The aging of the world population is also one of the main trends identified by Credit Suisse. The number of seniors is expected to double, reaching more than two billion people by 2050. This demographic development will create demand but will also be a source of difficulty for the Swiss bank’s specialists. Fundamental changes are expected in the real estate, healthcare, insurance and consumer markets.
Among the players to watch, Credit Suisse is looking specifically at biopharma, medical technology and life sciences companies that are treating ailments affecting the elderly with innovative products (RNA therapies or antibody-drug conjugates), “well-managed” senior housing providers and operators. Executives also mention health and life insurance companies, private wealth advisors, and wealth managers with strong price-negotiating power, as well as consumer goods companies that focus on the needs of the basic and the special wishes of seniors (tourism companies, beauty products manufacturers).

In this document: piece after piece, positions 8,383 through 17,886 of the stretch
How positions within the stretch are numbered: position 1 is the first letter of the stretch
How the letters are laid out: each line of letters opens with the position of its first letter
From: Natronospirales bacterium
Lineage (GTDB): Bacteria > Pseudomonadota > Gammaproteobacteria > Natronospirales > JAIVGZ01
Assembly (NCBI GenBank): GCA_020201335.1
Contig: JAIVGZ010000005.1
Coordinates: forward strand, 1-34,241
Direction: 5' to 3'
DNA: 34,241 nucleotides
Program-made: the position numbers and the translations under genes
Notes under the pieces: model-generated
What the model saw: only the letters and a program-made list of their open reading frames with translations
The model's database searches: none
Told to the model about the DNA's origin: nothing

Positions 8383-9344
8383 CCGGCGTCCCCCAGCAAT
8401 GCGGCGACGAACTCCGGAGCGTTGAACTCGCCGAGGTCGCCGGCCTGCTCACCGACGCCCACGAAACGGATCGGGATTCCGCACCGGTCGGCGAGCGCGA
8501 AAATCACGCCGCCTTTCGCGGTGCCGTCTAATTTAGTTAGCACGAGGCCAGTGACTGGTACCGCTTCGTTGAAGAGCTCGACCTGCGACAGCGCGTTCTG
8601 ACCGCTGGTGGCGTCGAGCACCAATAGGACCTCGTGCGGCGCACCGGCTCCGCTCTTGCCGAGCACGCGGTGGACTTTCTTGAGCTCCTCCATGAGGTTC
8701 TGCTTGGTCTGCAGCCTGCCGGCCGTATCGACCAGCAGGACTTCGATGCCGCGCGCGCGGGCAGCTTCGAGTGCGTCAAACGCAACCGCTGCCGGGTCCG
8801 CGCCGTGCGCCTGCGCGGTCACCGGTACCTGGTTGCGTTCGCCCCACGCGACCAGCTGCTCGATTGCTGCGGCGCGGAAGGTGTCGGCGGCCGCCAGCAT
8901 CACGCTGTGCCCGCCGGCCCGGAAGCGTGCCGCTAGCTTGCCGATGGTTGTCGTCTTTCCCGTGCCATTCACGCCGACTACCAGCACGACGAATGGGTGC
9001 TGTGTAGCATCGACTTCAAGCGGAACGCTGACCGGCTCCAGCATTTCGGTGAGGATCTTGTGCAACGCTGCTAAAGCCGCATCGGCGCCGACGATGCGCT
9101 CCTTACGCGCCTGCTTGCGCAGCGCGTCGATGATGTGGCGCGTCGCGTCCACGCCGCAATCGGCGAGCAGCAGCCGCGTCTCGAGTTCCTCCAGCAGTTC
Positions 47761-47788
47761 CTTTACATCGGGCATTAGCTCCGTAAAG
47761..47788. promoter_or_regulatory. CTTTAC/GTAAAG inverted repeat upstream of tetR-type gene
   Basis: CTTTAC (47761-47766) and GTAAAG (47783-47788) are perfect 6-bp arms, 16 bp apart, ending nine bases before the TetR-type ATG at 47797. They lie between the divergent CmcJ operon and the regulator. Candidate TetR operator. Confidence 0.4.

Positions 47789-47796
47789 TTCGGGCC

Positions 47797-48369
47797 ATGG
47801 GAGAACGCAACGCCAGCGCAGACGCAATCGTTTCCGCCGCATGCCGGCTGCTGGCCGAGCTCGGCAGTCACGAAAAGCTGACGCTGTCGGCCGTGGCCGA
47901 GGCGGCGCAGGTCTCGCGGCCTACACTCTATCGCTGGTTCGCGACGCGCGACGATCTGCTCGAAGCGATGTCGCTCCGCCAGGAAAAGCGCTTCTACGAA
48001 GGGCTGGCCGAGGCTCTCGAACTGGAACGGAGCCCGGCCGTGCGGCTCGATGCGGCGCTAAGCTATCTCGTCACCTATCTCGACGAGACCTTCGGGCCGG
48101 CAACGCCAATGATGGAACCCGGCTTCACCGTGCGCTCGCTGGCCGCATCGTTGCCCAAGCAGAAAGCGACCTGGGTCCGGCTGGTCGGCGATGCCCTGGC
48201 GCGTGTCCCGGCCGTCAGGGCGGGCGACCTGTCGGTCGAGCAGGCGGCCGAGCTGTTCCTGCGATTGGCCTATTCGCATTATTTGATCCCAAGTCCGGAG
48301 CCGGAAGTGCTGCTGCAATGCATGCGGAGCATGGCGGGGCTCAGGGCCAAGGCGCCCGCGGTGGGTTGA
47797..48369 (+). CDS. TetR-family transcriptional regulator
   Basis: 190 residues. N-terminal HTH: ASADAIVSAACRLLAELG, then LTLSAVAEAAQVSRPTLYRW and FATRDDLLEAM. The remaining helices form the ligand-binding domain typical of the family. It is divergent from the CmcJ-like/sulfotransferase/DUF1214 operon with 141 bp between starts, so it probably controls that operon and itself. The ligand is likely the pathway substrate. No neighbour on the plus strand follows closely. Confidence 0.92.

Experts at Credit Suisse say, “Older citizens are a powerful group of consumers with significant purchasing power reflecting their lifetime accumulation of wealth as well as legacies received around retirement age, another effect of increased longevity”.
The new generation’s interest in the metaverse and energy transition
At the other end of the age pyramid, companies that offer services in line with the values and new habits of the younger population (millennial generation) are preferred by Credit Suisse executives. For them, the younger generation is ready to integrate the metaverse into their daily activities and will disrupt the sales, advertising, media and finance industries. Companies with a focus on emerging markets, both global and Chinese brands, aligned with millennial entertainment, health and recreation values are preferred by Credit Suisse executives.